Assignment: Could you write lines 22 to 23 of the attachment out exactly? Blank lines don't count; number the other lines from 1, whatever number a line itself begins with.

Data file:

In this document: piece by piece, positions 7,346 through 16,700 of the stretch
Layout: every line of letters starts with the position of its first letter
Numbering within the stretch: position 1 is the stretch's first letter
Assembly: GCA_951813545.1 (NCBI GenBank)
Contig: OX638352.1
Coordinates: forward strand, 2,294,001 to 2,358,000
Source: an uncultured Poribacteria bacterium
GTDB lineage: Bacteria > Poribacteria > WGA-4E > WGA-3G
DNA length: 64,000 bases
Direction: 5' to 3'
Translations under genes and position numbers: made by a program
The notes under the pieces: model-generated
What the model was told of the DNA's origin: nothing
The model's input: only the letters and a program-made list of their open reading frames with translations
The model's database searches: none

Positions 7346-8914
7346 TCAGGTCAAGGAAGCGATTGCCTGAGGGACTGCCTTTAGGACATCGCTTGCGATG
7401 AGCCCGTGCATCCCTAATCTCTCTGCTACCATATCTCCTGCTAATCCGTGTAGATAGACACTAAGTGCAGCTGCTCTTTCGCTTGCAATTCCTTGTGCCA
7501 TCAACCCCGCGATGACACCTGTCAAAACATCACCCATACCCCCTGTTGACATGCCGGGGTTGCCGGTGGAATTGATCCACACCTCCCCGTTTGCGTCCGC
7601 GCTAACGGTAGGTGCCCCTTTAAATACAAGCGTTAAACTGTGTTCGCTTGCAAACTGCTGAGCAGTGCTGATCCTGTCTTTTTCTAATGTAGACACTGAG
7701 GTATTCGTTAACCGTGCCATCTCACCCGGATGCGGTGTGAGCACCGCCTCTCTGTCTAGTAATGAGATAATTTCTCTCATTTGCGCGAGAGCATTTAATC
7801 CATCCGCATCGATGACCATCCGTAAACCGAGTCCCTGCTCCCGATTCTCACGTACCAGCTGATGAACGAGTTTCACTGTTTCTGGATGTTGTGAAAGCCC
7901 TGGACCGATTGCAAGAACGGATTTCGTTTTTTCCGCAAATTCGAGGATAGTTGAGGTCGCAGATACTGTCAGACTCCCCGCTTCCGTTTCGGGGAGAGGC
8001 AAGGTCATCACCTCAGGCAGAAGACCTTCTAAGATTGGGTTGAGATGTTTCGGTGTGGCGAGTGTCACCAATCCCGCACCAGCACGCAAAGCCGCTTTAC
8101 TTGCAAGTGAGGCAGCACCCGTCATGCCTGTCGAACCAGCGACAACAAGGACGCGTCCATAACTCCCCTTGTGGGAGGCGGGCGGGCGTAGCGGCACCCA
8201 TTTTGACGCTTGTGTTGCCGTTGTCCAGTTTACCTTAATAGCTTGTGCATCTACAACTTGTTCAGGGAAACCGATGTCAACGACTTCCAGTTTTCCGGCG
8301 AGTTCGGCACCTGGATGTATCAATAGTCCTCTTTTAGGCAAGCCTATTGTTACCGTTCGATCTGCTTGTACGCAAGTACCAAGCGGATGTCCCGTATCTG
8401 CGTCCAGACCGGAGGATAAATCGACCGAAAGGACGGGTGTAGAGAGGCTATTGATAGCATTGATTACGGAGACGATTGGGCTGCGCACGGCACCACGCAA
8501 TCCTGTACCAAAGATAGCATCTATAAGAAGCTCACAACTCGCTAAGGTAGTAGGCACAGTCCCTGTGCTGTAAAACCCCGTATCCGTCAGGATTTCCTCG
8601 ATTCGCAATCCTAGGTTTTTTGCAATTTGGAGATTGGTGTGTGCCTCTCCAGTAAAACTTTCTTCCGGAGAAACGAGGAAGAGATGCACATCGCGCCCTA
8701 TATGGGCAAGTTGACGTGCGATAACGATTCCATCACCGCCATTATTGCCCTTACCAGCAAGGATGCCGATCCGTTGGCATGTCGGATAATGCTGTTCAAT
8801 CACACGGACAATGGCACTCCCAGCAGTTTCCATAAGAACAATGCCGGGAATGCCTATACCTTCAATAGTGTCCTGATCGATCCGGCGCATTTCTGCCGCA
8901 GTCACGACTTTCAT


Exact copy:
7801 CATCCGCATCGATGACCATCCGTAAACCGAGTCCCTGCTCCCGATTCTCACGTACCAGCTGATGAACGAGTTTCACTGTTTCTGGATGTTGTGAAAGCCC
7901 TGGACCGATTGCAAGAACGGATTTCGTTTTTTCCGCAAATTCGAGGATAGTTGAGGTCGCAGATACTGTCAGACTCCCCGCTTCCGTTTCGGGGAGAGGC